This is the time to explore, express, drive and develop your unconscious resources and structures in directions, fields, positions, and roles through appreciated differentiation, testing, and respecting boundaries between self and others. Allow yourself now to quest for abundance through scalability and strategically develop performance in competition with similar and exceptional other individuals. Each person has talents. May each of them work best at what they wisely choose!
7. Get resources and make choices to increase your freedom
We are almost halfway on this road of personal and professional development and fulfillment. Right about now, many people stumble and try to compensate for what they didn’t have earlier in life. This is a “perfect” time to make life-ruining decisions by getting into debt, choosing the wrong life partner, wasting time indulging in distractions, buying useless toys, or spending more than you can. Usually, material success comes after years of trial and error and hard work in making the best of your opportunities. Initially, it might not be as you expected, and your career might not be on the straight-up arrow you hoped (hallucinated). But success is closer than you think.
If at this point, you stay satisfied by earning a fixed income no matter how much you work and don’t save much, chances are you won’t ever break out of this vicious financial circle. Of course, one of the labor market-related skills I was writing about in the previous points is financial intelligence (if you haven’t learned it until college). Getting resources means making more than you spend, saving up, or investing the difference, so that you have profit, not debt. You can increase, maintain or decrease your freedom based on your choices. Increasing financial intelligence through personal study, consulting and training, or even coaching definitely counts in this step. This is an appropriate moment to know that you can’t do everything and delegate what you can afford and don’t know too well/like too much. You may also use this tool.
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8. Let live and let go. Forgive yourself and others.
You’re not perfect. If you’ve gone through years of study and practice, you’ve likely had your failures and successes and, hopefully, more wins. But you have been confronting your limits and know each person has them. So now, after gearing yourself in the right field, the right place, the right tools, and the right environment forget about how you were affected by what didn’t work and keep just the good things and the knowledge from the previous failures, especially those which you might initially blame on others.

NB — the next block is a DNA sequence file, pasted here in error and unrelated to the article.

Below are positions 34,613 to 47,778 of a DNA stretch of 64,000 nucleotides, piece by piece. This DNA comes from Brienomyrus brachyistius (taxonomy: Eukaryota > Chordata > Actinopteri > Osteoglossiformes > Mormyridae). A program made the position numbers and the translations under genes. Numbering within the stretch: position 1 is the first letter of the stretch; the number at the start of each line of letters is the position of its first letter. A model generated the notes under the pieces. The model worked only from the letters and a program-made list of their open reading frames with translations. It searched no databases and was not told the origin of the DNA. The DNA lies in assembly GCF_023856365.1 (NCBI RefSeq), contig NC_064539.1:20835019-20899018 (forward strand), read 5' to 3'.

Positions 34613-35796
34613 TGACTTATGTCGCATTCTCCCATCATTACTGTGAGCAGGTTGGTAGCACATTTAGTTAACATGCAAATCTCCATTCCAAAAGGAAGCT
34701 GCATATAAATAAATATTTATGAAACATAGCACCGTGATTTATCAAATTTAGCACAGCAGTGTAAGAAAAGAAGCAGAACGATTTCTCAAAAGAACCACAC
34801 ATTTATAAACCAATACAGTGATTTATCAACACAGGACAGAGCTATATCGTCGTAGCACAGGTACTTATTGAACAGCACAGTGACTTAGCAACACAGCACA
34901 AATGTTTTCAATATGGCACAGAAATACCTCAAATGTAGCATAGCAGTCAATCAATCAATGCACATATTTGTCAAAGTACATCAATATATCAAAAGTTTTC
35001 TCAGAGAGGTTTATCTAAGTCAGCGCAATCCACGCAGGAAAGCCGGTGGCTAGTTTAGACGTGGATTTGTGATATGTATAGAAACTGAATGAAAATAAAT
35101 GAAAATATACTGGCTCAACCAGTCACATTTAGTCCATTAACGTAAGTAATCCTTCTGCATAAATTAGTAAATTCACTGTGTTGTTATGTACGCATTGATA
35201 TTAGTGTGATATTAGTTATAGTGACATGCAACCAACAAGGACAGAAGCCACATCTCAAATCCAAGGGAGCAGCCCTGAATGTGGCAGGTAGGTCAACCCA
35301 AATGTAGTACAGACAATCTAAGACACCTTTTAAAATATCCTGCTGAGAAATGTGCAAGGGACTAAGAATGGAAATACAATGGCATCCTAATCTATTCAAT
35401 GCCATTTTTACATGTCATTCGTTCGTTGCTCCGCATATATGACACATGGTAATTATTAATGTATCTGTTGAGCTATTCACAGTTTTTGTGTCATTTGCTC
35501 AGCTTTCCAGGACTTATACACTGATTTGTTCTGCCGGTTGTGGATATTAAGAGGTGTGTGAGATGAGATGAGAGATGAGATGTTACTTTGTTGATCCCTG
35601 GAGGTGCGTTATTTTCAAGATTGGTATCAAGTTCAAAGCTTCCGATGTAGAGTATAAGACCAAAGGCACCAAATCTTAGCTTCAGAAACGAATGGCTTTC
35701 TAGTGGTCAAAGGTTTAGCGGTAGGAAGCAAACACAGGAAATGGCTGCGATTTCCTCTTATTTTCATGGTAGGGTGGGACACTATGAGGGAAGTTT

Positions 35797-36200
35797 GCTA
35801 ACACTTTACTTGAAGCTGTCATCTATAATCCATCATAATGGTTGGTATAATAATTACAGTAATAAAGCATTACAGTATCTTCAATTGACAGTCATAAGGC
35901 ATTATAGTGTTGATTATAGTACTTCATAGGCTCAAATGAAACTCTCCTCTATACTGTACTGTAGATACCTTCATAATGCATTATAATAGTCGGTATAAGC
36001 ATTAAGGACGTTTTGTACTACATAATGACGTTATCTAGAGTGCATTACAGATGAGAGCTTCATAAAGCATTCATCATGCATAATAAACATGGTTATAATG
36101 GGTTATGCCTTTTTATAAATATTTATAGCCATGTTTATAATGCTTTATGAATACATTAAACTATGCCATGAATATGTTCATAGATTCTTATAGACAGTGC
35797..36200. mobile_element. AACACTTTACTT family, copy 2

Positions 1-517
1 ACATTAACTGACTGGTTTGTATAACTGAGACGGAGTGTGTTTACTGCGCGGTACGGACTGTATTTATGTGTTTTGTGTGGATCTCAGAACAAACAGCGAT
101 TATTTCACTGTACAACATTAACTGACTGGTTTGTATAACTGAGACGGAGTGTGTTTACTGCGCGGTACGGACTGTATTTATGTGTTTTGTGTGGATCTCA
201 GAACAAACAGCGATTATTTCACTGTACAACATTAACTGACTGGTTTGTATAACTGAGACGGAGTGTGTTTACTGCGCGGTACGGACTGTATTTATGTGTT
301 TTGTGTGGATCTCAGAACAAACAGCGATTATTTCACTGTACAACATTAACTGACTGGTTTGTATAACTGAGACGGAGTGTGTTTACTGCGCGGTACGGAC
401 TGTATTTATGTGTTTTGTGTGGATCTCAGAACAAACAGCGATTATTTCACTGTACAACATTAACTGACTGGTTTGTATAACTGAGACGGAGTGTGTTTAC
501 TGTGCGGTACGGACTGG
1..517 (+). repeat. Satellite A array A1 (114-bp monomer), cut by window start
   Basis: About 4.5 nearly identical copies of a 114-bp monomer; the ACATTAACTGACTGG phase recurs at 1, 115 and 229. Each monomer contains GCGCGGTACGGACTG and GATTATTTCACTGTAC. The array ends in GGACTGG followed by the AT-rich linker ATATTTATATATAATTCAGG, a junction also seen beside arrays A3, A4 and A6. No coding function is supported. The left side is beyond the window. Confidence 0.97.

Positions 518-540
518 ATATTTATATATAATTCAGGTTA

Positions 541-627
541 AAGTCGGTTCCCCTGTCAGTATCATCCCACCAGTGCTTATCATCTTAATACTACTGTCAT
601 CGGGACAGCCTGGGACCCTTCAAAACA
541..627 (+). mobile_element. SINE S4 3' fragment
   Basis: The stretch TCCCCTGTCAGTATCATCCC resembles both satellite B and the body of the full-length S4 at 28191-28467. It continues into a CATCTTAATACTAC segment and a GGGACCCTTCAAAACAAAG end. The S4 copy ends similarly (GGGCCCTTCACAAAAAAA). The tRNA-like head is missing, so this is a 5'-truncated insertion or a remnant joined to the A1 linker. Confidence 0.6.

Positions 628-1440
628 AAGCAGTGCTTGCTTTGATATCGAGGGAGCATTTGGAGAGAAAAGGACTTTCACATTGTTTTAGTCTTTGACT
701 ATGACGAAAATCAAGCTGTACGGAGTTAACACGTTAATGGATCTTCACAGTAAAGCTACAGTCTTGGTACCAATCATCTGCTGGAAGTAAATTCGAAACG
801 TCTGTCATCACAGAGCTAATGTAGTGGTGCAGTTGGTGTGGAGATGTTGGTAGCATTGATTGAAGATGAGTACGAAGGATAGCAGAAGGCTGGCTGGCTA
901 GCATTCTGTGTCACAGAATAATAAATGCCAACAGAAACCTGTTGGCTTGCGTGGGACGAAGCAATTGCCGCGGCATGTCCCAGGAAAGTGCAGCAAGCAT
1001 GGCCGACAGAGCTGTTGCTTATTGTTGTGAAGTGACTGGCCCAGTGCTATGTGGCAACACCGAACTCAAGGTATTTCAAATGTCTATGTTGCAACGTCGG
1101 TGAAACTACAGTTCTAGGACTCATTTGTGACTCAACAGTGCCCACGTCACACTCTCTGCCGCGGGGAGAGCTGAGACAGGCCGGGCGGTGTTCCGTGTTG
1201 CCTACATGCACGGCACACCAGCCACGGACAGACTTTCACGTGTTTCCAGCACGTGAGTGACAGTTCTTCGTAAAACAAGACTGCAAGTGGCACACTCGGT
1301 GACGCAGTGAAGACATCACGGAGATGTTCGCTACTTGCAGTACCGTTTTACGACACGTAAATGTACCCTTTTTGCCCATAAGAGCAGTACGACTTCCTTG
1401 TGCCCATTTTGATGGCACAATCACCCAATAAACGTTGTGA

Now you are responsible for what happens in your life, meaning that you have the power to change. You can be a compassionate, level-headed adult. So forgive others who didn’t have your resources, vision, or “map”. Now you do, and you deserve to be a model. You know you are responsible for improving yourself, just like others are for themselves.
This might be a good moment, if you haven’t, until now, to cut some bad ties and to heal some old ones, given that it’s possible. You can’t change the past, and you can’t change others. The others are responsible for themselves. You are responsible for yourself. So ask forgiveness from those you have wronged.
You may be free to decide who to become and where to go from now on. Learn to love the ones who have hurt you and separate their behavior from their identities once and for all. Your heart is whole. They can’t hurt you anymore. If you have trouble with that, get help from a psychotherapist or a good NLP practitioner. If it helps you, write about your emotions. Express yourself authentically while becoming a better version of yourself. Creating a gratefulness list (to which people you thank and why) is also helpful.
Your road continues from here. Read the last part!
PS: Thanks to Corina Andreea Popa for the practical suggestions and feedback on this article before publishing.
Copyright © Marcus Victor Grant, 2016-present